The road cut around right close to the porch, and there were steps going up the bank. The children got nearly there, and stopped, looking up, and I caught up with them.
Creeper climbed thick on the chimneys. Seedlings pushed up between the boards of the front steps and lilacs drooped in great clumps along the banisters. Upstairs there was a broken window, and while we watched in awe, an owl swooped into the hole.
We took each other’s hands, and went ahead.
The steps were solid enough. Our feet rang on the porch floor. I knocked on the door, and waited, and knocked again. The echo bounced through the house but there was no answer, and we waited, and there was no other sound except our breathing, and all around us the waking of birds.
We looked in the windows, then. There was a big room, with sunshine streaming in the side windows, but there was no furniture at all. We went to the other side of the porch and looked in, and in that room, it was very big, there was a huge stone fireplace. But no furniture.
What we all knew, and nobody wanted to say, was that there was nobody, nobody at home.
Bees were beginning to work the lilacs. The air was sharp and light and full of new sweetnesses, of clean wetness and field grass and ancient timbers warming in the sun.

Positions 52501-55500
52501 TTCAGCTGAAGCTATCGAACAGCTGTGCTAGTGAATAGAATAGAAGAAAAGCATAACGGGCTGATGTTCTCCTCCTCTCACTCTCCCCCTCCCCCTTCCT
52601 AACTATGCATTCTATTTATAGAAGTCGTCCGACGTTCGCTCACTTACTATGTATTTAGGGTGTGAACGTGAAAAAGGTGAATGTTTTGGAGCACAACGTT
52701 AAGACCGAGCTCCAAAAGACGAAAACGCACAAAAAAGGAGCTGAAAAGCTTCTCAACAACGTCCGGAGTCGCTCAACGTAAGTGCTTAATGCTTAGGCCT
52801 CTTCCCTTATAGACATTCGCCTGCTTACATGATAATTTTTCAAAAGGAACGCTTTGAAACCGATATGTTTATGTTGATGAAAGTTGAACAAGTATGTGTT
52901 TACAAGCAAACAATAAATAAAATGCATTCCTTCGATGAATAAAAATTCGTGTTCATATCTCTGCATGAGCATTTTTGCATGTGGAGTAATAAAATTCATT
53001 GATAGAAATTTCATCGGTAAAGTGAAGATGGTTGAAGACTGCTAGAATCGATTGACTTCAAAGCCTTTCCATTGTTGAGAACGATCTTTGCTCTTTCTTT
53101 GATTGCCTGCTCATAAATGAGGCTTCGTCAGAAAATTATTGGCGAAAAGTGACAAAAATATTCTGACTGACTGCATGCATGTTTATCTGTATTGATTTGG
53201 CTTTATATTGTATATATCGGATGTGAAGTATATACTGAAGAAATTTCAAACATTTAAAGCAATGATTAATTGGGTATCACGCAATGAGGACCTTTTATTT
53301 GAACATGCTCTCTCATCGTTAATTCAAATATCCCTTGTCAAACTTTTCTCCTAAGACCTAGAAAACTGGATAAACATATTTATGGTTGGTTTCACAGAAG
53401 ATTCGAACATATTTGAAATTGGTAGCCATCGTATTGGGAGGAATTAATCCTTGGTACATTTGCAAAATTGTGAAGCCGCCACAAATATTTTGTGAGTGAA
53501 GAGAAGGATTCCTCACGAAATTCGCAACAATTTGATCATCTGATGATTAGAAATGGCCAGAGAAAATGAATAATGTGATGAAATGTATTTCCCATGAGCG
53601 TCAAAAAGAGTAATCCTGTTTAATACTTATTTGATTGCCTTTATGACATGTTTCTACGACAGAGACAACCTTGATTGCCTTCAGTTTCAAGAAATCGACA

”I guess we should walk on,” Hugh said. He was trying pitifully hard not to cry.
I didn’t want to tell him that I couldn’t walk far enough to find anybody more than a city block away.
“We haven’t looked around back,” I said. “We haven’t looked down at the barn.
Maybe down there, maybe at the sheds there’ll be some sign of life.”
We went around the sunshine side. A monstrous fig bush huddled close to the chimney. It was knotty with figs that one day the birds would enjoy. There was a long kitchen wing on the back, with its own chimney at the end and a porch all around. At the angle of the main house lilacs sprawled all over, tall as the eaves and bowed to the ground, some branches, bent by the weight of their flowers.
No one answered at the kitchen door, either.
Our mouths were like cotton. There didn’t seem to be any well, but there was a trough that came almost to the back porch, and it looked like it was meant to carry water. Now it was dry, a cradle for drifted leaves, and the moss that had grown in it was black and curling. Weeds grew in the spillway that had carried the runoff. Leaning up against the sluice there was an old black iron wash pot, the kind with legs. A spider was living in it, working on her web. We followed the sluice uphill a way and found where one of its supports had rotted and left a joint gaping. Spring water was streaming through the hole; it had made itself a new little channel where it hit the ground. It was like ice and clear as diamonds.
We caught it in our hands and drank.
“What are we going to do?” Pet said.
I said I thought that for the time being, we ought to stay right where we were.
Her poor little tired face said I was crazy….